A breakdown has been provided of the £9 million spend on the controversial air traffic management system proposed for Sumburgh Airport.
Details of the expenditure up to 30th November has been set out by Highlands and Islands Airports Limited (Hial).
Hial has provided the information after questions were raised in the Scottish parliament about the expenditure so far on the Air Traffic Management Strategy (ATMS).
The information has also been provided to the UK Parliament Scottish Affairs Committee in response to their questions on the £9 million spend.
The spend relating specifically to the remote tower element of the project runs to £228,953.
The centralisation of air traffic control, which could see flights to and from Sumburgh being operated from Inverness, has caused widespread concern.
It comes after the tendering process for the remote towers technology was cancelled.
A total of £6,437,178 has so far been spent on capital projects.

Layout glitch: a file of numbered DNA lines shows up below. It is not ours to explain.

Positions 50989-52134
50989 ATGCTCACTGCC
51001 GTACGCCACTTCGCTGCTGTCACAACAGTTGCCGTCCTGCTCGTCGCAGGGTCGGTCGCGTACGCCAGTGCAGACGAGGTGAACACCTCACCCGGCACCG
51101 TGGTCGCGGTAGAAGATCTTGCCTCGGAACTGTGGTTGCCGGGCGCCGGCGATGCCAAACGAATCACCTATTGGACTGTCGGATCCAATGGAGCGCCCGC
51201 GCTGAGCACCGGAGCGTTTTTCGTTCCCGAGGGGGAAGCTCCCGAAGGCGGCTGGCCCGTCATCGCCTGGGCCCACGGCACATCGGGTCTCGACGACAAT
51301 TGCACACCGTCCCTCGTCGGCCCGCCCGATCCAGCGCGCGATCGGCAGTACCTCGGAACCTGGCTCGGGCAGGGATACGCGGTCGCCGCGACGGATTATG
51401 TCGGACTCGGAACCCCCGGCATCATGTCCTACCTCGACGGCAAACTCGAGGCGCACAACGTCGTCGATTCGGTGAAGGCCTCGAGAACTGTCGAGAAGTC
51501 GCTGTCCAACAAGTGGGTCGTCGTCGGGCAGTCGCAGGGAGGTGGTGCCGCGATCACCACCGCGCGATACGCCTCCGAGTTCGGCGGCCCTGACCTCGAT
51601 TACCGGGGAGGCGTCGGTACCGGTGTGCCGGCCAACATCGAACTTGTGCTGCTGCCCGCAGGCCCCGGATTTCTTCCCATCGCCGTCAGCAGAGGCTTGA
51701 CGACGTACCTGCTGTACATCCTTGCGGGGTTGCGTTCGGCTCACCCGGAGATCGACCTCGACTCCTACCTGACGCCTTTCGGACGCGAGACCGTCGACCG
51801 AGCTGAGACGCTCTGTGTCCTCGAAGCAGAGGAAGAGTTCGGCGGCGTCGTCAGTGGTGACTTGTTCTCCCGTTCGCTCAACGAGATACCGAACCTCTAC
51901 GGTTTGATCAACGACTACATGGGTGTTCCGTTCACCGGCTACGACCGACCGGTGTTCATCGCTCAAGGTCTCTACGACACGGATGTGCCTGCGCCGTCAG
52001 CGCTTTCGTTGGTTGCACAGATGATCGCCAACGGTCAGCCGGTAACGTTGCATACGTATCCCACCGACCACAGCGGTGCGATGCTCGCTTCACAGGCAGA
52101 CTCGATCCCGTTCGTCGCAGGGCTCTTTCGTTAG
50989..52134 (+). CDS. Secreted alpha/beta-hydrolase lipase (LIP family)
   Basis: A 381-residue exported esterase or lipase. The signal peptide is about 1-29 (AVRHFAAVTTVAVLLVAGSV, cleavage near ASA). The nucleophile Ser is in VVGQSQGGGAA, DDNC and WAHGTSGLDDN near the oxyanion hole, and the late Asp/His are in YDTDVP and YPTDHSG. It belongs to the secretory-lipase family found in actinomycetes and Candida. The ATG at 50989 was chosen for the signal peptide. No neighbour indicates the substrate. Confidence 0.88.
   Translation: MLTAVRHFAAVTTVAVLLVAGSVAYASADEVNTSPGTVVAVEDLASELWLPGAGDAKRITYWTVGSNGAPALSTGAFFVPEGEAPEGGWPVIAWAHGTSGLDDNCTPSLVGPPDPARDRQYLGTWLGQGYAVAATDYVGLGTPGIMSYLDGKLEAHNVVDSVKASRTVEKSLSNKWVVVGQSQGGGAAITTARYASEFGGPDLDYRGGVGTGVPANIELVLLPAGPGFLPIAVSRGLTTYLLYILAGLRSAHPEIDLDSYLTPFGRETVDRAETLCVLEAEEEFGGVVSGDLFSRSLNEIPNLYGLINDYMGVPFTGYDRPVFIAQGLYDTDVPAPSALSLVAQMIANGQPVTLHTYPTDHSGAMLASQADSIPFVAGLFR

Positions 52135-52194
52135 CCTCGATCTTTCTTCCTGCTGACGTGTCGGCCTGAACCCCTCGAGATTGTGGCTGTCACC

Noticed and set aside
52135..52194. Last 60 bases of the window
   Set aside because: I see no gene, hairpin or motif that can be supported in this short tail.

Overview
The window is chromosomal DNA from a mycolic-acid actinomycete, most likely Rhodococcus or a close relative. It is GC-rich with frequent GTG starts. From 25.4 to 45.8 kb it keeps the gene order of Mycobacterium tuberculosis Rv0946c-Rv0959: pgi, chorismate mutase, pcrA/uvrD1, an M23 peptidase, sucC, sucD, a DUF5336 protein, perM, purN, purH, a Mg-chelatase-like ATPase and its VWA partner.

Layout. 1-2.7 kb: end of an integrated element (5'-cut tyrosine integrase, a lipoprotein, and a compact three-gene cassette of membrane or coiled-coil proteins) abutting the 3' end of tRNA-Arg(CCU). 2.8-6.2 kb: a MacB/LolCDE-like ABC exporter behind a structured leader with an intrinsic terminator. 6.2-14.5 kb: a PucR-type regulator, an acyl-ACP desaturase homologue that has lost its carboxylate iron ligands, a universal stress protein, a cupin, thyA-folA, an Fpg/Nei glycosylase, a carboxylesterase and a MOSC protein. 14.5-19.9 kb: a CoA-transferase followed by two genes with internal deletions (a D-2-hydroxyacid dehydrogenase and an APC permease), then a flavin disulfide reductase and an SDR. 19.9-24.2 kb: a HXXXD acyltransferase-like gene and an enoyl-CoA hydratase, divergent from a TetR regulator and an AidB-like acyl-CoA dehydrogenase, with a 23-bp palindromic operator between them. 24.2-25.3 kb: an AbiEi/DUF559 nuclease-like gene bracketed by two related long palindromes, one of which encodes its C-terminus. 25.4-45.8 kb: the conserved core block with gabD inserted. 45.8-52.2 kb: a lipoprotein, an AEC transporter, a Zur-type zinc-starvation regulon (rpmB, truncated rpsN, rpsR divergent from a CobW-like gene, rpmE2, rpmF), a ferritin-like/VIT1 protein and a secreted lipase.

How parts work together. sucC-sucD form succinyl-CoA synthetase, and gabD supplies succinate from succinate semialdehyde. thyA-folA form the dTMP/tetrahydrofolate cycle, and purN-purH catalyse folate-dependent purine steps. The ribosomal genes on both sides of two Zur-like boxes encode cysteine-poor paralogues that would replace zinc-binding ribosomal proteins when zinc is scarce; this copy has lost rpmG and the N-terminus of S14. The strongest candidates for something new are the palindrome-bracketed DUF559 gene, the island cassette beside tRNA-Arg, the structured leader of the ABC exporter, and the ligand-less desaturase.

That includes £2,626,036 for the purchase of New Century House in Inverness – which was bought to house all aspects of the ATMS system.
Project team staff costs were not that far behind, at £2,221,561.
Spend on the “remote tower solution” was put down as £228,953, while training simulator and centre set up costs ran to £324,051.
Expenditure on safety assurance was £106,294, while engineering readiness set Hial back £102,772.
Much of the remaining capital expenditure was divided between building design and renovation (£695,956) and other building works (£16,946).
Spend on “surveillance solution” reached £45,470.
The cost of engineering service strategy was put down at £40,376, while connectivity costs ran to £28,764.
Revenue spending accounted for the remainder of the expenditure.
That included £991,656 on salaries, National Insurance and pension contributions.
But Hial also spent £538,130 on professional and consultancy fees.
Spend on rates, rents and utilities ran to £321,597.
A total of £280,788 was spent on training, and £258,435 on travel.
In all, £2,602,390 was spent to cover revenue costs.